It's plus 40c in the summer, minus 40c in the winter. Serious extremes of temperature.

Very Interesting (1)

PowerCyclist (2058868) | about 2 years ago | (#38077660)

Got to admit, that's the most realistic way to naturally cool an area I've heard of to date. I just hope it doesn't mess with any established order too much -like fish migrations or an increase in flooding.

Re:Very Interesting (3, Informative)

Aryden (1872756) | about 2 years ago | (#38077898)

Rome used water fountains in the squares and other public areas to keep the heat down and add moisture to the area.

Re:Very Interesting (1)

PowerCyclist (2058868) | about 2 years ago | (#38077940)

Yes, that helps a little with heat but also causes molding. Also, in places like Louisiana it does nothing at all.

Re:Very Interesting (0)

Anonymous Coward | about 2 years ago | (#38078012)

Mold wasn't a problem back then, as there were very few extra-tight buildings for mold to thrive in and create a concentration of spores.

Re:Very Interesting (1)

PowerCyclist (2058868) | about 2 years ago | (#38078734)

OK, but it would be a problem now, and that's the issue. But, to add, I bet less people were allergic to molds back then.

Re:Very Interesting (1)

Aryden (1872756) | more than 2 years ago | (#38085198)

Louisiana is already too humid. Additionally, you wouldn't be able to place an iceberg there to cool things off without it A) melting too fast to actually help, or B) hindering the local wildlife. Mold wasn't an issue because of several factors, mainly the fact that you had flowing water dispersing from central points over large spaces, as well as having buildings that were regularly scrubbed clean.

I can argue that there were far fewer allergies to everything back then vs now. The proliferation of modern medicine in our lives keeps us from building up antibodies and other resistances to nature that our ancestors had.

Re:Very Interesting (1)

swalve (1980968) | more than 2 years ago | (#38085620)

You have it backwards. Allergies are an overreaction of antibodies. They see a peanut protein, for example, and think it is poison. They overreact and cause swelling in the area, designed to keep the poison in place while it is destroyed by some process. (White blood cells or oxidation or something.)

Re:Very Interesting (1)

PowerCyclist (2058868) | more than 2 years ago | (#38085708)

Exactly, but back in the day, people with severe food allergies simply died much of the time because no one knew what was going on -or they thought that person was diseased/ possessed and refused to help them. Therefor, there were less people in the population with allergies because there were less to pass on the defective genes that cause them.

Re:Very Interesting (1)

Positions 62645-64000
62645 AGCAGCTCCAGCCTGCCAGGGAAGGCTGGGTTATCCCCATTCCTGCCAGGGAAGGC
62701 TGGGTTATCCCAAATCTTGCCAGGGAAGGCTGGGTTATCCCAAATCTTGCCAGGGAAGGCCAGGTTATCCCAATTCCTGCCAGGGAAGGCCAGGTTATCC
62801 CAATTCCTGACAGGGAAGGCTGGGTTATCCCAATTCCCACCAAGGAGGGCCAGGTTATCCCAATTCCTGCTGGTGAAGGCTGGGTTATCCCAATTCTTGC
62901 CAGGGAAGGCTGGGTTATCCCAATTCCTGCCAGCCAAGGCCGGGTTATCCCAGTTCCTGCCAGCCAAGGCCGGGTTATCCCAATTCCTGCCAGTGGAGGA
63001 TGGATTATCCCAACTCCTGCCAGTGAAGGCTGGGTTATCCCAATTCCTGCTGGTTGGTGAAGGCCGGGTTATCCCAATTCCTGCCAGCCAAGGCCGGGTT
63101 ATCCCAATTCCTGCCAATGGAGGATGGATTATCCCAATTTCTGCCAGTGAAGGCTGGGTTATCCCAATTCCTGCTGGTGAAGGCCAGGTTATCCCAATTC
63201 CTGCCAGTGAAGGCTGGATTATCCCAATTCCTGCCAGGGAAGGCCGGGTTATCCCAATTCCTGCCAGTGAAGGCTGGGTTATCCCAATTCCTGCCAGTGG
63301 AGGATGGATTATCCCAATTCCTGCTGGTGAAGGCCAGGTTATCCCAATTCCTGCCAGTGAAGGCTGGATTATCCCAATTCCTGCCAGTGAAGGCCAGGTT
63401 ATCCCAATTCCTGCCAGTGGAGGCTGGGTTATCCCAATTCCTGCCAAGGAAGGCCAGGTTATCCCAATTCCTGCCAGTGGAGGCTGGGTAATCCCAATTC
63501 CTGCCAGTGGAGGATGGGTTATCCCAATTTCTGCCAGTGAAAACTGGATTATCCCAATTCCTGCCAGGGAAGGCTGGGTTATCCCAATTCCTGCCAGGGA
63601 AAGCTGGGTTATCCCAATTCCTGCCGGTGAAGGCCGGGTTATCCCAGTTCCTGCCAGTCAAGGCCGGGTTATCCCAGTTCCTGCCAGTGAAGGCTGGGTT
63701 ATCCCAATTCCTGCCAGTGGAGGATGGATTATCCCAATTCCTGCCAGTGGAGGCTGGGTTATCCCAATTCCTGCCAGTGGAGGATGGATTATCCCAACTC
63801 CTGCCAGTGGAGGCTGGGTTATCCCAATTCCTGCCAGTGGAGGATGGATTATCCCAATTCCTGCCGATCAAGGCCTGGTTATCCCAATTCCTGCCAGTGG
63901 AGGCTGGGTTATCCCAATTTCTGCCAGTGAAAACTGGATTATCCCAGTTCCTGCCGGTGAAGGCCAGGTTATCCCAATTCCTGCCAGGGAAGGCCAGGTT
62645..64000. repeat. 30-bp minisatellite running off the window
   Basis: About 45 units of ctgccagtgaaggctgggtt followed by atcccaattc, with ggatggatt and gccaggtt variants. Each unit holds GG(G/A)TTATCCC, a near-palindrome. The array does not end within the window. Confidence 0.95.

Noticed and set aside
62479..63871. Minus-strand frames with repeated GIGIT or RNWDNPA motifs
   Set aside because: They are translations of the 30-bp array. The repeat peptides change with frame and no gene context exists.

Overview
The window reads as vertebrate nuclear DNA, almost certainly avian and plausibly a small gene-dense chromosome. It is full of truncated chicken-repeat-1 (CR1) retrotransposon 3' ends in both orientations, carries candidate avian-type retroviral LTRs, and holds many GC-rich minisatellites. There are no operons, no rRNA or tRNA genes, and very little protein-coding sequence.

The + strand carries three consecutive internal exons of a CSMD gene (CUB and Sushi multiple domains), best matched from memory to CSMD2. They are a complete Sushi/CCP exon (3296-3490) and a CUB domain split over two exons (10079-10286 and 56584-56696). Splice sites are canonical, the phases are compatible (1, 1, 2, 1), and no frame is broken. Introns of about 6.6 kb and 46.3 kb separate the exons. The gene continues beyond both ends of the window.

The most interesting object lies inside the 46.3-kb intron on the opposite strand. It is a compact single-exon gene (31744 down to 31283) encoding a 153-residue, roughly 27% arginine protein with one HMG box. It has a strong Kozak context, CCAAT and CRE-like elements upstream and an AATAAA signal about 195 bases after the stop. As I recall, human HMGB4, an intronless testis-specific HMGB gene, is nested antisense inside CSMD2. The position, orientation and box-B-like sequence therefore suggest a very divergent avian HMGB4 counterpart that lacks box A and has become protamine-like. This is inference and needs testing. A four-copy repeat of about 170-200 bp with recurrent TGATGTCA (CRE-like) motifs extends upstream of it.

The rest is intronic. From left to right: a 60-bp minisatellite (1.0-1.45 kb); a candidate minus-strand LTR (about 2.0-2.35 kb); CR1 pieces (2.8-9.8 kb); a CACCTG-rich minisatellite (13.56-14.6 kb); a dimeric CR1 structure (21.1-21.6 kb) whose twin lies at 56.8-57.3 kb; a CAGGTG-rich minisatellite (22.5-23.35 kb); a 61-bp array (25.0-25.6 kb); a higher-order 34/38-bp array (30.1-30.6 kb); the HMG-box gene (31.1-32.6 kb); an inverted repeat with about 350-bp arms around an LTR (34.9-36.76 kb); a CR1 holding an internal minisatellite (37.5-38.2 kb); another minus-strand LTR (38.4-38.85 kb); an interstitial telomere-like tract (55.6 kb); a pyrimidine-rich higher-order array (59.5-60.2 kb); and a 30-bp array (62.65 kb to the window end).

swalve (1980968) | more than 2 years ago | (#38086124)

Ah, coming from that angle it makes sense. That is true. Although, don't make the same mistake I've made and tell the mommies you know who wail about "why so many allergies now?" about that fact. It makes them uncomfortable.

Re:Very Interesting (1)

PowerCyclist (2058868) | more than 2 years ago | (#38085760)

Um, I don't see what you're trying to get at. You tone and sentence structure suggests that you're arguing, but you're agreeing with everything I already said. You expanded the concepts, but agreed with them nonetheless.

Re:Very Interesting (5, Interesting)

Anonymous Coward | about 2 years ago | (#38078160)

They use a similar technique to cool the Kidd Creek mine: http://blogs.agu.org/martianchronicles/2011/08/01/9800-feet/

"We learned during the mine briefing video that part of the cooling system actually involves opening up huge caverns near the surface during the winter and forcing the bitter cold air through while spraying water. This coats the tunnels in thick layers of ice. Then, during the summer, air is passed through these cavernous iceboxes before being sent down to the bottom of the mine."

Re:Very Interesting (1)

hodet (620484) | more than 2 years ago | (#38088086)

Are you from Timmins?

Re:Very Interesting (4, Interesting)

inpher (1788434) | about 2 years ago | (#38078274)

I suppose we could compare this to Ice Hotel in northern Sweden where they take 10 000 cubic meters of ice from the Torne River [wikipedia.org] , since the flow of the river is about 370 cubic meters per second this means a disruption of slightly less than 30 seconds that melts back over the course of a few months. Tuul River [wikipedia.org] that will be used for this seems like a river of comparable size (longer, but likely a slower flow). If the Ulan Bator experiment will produce use ten times as much ice (100 000 cubic meters) and it will take about 120 days for it to melt back into the river it would be at a rate of: about 833 cubic meters per day, or about 34 cubic meters per hour,> or less than 600 liters per second.

Now, for that to be a significant difference compared to normal flow during these months average flow must be if we say that anything less than 5% change is no big deal (I do not know what changes the river can actually deal with before botched migrations or flooding becomes a risk) for the river 12 cubic meters per second.

If the river is flowing at 30 cubic meters per second and 5% change as a threshold then Ulan Bator could conceivably take 300 000 cubic meters of ice, let it melt during 150 days (april, may, june, july, august) and still not make a difference in the normal water flow.